9. Refill the planting hole carefully, placing soil between and around all the roots to eliminate air pockets.
  10. There is little evidence that adding extra organic matter to the bottom of the planting hole helps; in fact this practice can hinder plant establishment as the organic matter decomposes and may cause the plant to sink.
  11. Firm the soil gently, avoiding compacting the soil into a hard mass and water in.
  12. Protect from deer or rabbit damage where necessary by using tree spirals, chicken wire guards or similar.

Aftercare

Watering

Drought stress is common with newly planted trees and shrubs. Even in a cool, wet summer, the rain rarely replenishes soil moisture stores fully. The soil may be dry around the roots even when the surface appears moist.

Dry, windy conditions are especially likely to lead to water shortages. With experience, it is possible to detect the dull, lifeless foliage indicative of drought stress but by then the tree has already been damaged. Ideally anticipate water loss, and irrigate to prevent damage.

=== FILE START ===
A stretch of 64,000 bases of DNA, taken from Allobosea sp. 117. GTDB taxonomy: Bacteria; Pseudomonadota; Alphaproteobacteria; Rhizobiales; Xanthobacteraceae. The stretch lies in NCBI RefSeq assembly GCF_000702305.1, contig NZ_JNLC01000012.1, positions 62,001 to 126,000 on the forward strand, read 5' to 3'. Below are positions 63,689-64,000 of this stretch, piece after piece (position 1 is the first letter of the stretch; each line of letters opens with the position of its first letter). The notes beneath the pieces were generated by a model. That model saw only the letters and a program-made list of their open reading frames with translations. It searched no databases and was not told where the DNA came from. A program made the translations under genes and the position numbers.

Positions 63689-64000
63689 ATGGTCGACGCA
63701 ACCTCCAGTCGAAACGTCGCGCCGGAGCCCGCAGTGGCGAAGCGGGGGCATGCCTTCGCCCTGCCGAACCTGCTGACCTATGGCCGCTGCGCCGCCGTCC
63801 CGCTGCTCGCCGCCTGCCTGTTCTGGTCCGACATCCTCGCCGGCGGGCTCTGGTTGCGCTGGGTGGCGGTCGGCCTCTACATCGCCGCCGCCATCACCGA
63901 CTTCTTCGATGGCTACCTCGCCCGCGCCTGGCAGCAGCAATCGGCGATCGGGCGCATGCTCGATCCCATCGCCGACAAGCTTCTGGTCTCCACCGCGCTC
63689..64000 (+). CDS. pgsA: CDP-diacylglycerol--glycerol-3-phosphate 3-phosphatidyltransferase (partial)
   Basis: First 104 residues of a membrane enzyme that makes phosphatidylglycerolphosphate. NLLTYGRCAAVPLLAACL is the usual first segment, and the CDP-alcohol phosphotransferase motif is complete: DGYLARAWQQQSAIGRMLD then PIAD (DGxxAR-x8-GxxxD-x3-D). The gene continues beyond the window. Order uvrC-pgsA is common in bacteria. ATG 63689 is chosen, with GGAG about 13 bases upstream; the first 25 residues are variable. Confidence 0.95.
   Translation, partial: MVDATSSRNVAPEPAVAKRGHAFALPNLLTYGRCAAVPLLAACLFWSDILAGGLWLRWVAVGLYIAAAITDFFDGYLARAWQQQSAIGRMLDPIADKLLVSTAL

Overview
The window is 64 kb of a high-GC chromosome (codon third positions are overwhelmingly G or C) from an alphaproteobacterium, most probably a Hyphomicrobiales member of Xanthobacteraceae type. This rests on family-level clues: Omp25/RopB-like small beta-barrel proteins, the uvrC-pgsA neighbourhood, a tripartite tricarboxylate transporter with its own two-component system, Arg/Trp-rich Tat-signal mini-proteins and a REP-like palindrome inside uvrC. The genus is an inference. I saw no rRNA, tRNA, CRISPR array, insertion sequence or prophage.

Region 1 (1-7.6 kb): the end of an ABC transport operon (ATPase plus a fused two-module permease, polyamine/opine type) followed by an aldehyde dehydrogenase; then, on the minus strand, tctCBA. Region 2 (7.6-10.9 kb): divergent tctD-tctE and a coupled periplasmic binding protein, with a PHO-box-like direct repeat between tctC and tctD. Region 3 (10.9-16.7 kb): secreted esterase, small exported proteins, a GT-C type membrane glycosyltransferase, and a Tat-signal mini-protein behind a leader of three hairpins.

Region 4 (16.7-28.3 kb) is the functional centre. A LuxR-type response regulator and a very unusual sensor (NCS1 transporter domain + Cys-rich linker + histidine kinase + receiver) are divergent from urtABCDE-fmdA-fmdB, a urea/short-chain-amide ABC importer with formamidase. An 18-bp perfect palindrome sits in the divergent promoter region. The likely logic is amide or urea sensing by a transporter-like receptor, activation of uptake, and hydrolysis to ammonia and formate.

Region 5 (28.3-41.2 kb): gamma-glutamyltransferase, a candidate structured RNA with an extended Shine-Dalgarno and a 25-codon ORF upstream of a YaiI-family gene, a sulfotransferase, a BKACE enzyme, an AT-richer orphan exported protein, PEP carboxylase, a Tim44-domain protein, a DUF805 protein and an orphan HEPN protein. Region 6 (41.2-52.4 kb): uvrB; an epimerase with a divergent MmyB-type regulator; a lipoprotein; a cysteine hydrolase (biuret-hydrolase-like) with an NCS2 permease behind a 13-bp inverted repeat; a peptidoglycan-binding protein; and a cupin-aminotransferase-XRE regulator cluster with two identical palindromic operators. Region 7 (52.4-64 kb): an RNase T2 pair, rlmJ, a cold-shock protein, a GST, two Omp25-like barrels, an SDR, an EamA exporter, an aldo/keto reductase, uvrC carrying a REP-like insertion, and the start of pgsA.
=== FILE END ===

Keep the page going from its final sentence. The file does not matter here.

Watering aids can assist watering of newly planted trees such as irrigation tubes (biodegradable tree irrigation pipe made from potato starch is available) or watering bags such as Treegator®.

Overwatering is possible, especially on poor draining soils and with automatic irrigation systems, which leads to rotting roots and symptoms similar to drought. If in doubt dig down with a trowel to the side of the rootball to see if the soil is beginning to dry before watering. The quantity required will vary with soil type but typically 30-50 litres per square metre (4-6 watering cans) each week in dry weather during the growing season will be necessary.

Weeding and mulching

Weeds, lawns and other vegetation intercept water before it reaches the roots of newly planted trees and shrubs.